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If you tell a non-interested observer that the release of a Super NES game on the Wii U caused a frenzy of excitement online, they may raise an eyebrow or, more likely, give you a quizzical look. Why would a game from so long ago be thrilling, when we have all of these highly cinematic HD experiences to enjoy?

Of course, being a gamer can be a complex business. Like any art form — music, literature, film — the old can be as captivating as the new, and certainly as enrapturing. EarthBound's release history is special, too, as it's developed a reputation and cool factor long after it first graced the market. A loud contingent of enthusiasts have been begging for a Virtual Console release since the concept was born on the Wii, and Nintendo finally delivered.

There will always be a debate whether Nintendo should have opted for an extensive build-up and marketing campaign for this release on the Wii U, and that's fair enough. Yet the manner in which it was revealed was thrilling. It was a Thursday and we were gearing up to do our weekly Nintendo Download update for the North American region; the email from Nintendo with the details typically arrives at the same time every week, except on that week it didn't. It just didn't arrive, and there was some head-scratching.

A delay to the Download update normally means something's gone wrong, or a surprise is afoot. As we waited eagle-eyed gamers spotted an EarthBound game page on the Nintendo of America website, while it was listed as a new release on the Wii U eShop in the UK. Frenzied rumour followed, and then Nintendo dropped Nintendo Direct mini videos straight onto YouTube, the end of which confirmed EarthBound for release that day. We then had the download update information, over three hours late, and it was confirmed that the classic RPG was available in both Europe and North America.

It was a day when Nintendo caused confusion, hype and delight as the hours passed, with EarthBound being everywhere on social network timelines. In terms of having a dramatic impact on a single day and grabbing attention, Nintendo succeeded — all with a Super NES game.

That's the power of video game culture to captivate gamers. For some added perspective one of our prominent retro experts — and huge EarthBound fan — Marcel Van Duyn describes just how rare and valuable a title it is. Let us know about your thoughts on the title and that release day in the comments below.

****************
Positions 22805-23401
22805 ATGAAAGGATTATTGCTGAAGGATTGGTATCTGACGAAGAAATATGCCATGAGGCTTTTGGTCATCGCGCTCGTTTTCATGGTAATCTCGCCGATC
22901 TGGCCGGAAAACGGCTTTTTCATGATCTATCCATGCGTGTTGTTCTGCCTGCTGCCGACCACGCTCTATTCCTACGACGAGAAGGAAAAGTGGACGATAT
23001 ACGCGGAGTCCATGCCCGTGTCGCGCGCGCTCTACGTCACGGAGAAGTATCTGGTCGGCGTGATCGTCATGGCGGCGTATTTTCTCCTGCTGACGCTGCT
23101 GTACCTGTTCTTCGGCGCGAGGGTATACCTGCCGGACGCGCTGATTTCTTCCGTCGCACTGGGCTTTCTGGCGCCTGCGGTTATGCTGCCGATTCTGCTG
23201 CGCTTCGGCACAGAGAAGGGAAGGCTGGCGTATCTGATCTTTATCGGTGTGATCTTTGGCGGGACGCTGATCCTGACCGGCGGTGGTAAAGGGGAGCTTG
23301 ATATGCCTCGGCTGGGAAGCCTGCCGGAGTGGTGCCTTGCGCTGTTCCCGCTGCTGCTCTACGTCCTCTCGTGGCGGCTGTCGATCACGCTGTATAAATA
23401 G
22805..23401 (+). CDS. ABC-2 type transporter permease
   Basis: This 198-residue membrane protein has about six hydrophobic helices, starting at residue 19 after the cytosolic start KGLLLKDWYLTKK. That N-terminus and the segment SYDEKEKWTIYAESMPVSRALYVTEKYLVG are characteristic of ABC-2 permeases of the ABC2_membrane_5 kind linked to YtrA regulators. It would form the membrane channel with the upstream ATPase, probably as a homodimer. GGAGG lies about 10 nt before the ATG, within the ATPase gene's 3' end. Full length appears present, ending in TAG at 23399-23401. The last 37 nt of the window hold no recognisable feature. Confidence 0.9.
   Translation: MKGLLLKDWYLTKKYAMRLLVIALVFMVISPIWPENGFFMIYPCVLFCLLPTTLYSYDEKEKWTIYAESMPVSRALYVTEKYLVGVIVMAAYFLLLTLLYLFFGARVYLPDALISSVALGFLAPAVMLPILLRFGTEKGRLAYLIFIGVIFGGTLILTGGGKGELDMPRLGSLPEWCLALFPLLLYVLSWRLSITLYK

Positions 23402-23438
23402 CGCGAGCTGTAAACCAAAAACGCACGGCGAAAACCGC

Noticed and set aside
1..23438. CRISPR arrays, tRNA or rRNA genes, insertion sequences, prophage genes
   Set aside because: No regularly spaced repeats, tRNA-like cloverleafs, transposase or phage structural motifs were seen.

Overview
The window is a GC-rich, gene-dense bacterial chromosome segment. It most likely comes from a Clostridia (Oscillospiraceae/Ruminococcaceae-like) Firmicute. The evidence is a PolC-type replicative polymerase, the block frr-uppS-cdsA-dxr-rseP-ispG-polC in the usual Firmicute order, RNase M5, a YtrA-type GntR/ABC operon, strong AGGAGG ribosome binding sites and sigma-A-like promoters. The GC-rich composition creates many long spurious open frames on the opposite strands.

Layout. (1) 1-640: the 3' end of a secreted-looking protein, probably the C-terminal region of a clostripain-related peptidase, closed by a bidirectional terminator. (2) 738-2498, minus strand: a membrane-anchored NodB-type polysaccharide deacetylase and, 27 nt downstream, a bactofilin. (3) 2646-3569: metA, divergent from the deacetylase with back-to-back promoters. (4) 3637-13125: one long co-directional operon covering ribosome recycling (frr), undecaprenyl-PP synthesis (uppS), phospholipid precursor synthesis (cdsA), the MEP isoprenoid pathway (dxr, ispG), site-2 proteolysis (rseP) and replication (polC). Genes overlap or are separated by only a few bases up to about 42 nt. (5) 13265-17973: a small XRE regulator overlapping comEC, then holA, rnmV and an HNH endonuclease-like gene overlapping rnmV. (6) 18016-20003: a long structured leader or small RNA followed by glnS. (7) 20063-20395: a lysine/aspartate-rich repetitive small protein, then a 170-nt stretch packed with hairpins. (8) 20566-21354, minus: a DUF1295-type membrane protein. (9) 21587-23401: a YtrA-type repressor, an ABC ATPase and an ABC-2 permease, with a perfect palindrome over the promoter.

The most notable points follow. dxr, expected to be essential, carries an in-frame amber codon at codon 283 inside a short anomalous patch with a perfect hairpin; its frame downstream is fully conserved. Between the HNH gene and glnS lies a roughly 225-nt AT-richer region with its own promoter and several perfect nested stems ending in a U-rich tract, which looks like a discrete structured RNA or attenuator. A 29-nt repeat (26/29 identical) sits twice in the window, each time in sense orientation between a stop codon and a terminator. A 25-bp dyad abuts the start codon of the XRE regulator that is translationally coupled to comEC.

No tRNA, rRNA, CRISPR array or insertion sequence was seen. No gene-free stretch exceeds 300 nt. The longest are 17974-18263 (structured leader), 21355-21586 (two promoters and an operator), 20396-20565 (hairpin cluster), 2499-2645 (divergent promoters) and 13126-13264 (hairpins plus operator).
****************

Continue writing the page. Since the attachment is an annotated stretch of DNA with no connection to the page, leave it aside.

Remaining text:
Earth Bound Direct

Marcel van Duyn

I was quite surprised when Nintendo announced EarthBound would be getting a Virtual Console release - since it never showed up on the Wii Virtual Console and there were all sorts of rumours floating around I'd pretty much passed it off as something that would never happen. But I'm very glad it did, as obtaining a cartridge has become a pretty expensive endeavour over the past few years.

Ever since Ness appeared in the original Super Smash Bros. (And all its incarnations since), more and more people became interested in what game he originated from. EarthBound sold relatively poorly in North America when it was first released, no doubt due to its unusual ad campaign, so not a whole lot of people had an idea of what exactly Ness's story was, and wanted to find out first-hand.

Despite its low sales, the original game is not particularly rare, but the sudden demand quickly drove the price up to almost unreasonable levels - just buying a loose cartridge will easily run you over $100 on eBay these days, and complete copies, which come in a large box and include a particularly cool strategy guide for the entire game, always exceed $500. I recently encountered a complete copy at a retro game fair with a price tag of €800!

Then, a few years into the Wii's life cycle, some rumours started popping up saying that it would be impossible to re-release the game in the west (or release for the first time, in Europe's case) due to copyright issues. The game contains a lot of references to real people and even clearly borrows certain segments of songs by bands such as The Beatles. That's not a very big deal in Japan, which is generally pretty lax on these kinds of things, but as you can get sued over the drop of a hat in the west, people assumed that this was one reason we wouldn't be seeing the game again, at least not without major changes in text and audio.

Fast forward a bit and suddenly, Nintendo has actually re-released the game! It actually did end up being slightly edited, but surprisingly, practically everything is intact - the only thing it ended up changing was the animations for a few PSI attacks, to reduce potential seizures. It also holds two distinctions - it's the first (and only) Wii U Virtual Console game that wasn't released on the Wii Virtual Console, and it's the only SNES game that costs $10. Not that you should complain about that, though, considering the cost of buying a cartridge!